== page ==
A longtime journalist for The New York Times and Washington Post, whose postings have included have included stints at bureau chief in East Asia, Africa, and Warsaw, Blaine Harden has for some time now been living in Seattle and writing serious, well-received books, most recently a series of books on Korea. Escape from Camp 14 and The Great Leader and The Fighter Pilot are now followed by King of Spies: The Dark Reign of America’s Spymaster in Korea (Viking).
“Many accounts of the Korean War are full of mystery, hinting at horrific crimes and large-scale covert operations. King of Spies pierces that mystery through the story of a remarkable American operative who took his mission to mind-boggling extremes. The adventures that fill these pages, from bleak battlefields to the corridors of power, tell us much about how the world really works.” —Stephen Kinzer.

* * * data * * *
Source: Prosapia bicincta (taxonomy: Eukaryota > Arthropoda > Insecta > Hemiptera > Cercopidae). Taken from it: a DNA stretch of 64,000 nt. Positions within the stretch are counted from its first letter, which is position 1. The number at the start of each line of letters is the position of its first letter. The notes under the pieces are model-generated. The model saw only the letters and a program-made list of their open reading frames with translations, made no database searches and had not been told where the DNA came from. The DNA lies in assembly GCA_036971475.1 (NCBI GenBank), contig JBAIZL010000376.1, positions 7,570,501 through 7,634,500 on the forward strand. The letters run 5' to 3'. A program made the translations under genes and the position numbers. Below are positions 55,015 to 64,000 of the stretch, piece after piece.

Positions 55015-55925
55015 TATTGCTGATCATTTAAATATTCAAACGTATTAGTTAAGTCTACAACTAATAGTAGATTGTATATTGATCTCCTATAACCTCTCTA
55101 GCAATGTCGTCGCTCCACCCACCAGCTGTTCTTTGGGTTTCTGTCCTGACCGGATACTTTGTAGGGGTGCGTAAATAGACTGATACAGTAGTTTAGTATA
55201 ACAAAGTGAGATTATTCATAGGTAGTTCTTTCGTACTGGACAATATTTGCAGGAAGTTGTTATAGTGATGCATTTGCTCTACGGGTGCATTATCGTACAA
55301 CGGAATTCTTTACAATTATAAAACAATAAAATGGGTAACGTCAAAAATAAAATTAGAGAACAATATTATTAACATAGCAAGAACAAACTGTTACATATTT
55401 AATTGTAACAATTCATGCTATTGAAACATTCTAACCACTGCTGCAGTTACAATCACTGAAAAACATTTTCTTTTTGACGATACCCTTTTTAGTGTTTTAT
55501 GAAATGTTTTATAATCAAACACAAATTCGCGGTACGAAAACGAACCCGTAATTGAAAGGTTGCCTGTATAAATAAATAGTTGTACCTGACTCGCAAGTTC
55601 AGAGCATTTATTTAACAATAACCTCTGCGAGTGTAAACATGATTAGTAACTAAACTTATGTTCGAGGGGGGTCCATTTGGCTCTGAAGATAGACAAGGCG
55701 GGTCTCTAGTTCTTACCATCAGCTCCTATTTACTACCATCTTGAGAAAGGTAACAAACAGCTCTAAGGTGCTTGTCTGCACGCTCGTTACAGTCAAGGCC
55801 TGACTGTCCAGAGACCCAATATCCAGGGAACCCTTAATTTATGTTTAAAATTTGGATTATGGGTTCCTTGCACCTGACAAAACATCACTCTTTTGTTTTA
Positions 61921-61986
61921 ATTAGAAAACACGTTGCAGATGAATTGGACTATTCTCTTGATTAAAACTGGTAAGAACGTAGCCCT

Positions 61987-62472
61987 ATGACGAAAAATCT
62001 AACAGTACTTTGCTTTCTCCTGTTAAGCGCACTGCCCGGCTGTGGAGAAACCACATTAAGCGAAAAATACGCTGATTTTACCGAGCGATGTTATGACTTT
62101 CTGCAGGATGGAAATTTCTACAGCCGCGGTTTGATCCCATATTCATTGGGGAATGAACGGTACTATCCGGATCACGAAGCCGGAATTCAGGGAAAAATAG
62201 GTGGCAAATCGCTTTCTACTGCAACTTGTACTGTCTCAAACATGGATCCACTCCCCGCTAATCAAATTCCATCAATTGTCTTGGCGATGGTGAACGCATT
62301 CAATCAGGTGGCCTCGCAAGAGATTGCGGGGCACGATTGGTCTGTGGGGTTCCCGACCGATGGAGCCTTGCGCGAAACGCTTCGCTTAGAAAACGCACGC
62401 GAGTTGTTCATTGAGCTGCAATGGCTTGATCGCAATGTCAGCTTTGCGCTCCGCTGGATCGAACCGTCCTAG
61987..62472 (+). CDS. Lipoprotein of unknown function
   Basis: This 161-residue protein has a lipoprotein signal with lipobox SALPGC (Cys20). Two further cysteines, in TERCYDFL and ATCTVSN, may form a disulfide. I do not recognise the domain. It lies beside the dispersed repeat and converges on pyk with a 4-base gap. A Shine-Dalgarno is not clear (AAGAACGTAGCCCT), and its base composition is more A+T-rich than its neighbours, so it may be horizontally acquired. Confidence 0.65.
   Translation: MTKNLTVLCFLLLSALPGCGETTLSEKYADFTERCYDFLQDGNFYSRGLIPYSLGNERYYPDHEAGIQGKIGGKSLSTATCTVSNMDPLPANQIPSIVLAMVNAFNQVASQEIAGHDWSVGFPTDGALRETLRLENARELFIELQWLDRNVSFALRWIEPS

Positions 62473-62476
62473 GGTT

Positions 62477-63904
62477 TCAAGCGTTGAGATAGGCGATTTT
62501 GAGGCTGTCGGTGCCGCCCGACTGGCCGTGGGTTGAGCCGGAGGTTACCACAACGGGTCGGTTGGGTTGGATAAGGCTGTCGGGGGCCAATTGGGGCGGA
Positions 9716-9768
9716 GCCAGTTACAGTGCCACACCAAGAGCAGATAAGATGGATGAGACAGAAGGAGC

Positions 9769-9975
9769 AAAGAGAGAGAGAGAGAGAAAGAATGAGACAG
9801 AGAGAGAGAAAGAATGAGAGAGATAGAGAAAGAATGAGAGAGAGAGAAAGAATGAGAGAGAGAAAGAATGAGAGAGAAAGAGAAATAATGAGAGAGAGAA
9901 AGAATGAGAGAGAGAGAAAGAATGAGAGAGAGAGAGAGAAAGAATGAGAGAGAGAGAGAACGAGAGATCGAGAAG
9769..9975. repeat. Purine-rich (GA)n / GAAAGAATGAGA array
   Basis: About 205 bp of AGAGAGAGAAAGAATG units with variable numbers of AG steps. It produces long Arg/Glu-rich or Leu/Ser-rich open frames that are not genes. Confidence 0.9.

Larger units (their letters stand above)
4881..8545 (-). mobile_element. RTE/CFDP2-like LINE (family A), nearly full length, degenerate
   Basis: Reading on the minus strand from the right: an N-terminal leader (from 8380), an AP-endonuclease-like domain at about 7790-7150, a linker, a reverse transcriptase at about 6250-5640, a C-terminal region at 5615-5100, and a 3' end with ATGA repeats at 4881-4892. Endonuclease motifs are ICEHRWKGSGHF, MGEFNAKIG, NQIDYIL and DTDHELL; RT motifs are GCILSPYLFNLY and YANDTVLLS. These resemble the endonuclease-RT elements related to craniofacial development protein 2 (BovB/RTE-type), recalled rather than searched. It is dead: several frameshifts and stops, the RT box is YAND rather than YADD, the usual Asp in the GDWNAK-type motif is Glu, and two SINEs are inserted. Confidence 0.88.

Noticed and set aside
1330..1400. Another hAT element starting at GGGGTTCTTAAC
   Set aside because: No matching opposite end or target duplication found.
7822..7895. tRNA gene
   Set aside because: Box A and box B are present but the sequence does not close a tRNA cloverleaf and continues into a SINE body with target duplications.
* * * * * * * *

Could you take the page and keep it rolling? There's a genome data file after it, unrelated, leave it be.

“Blaine Harden has now produced a fascinating trilogy of stranger-than-fiction books about North Korea. His latest, King of Spies, is about a gay, middle school dropout who was one of the few U.S. officials to predict the outbreak of the Korean War and whose espionage activities had a profound impact on the course of the war. You’ve probably never heard of Donald Nichols, but you’ll never forget him after reading King of Spies.” —Barbara Demick.
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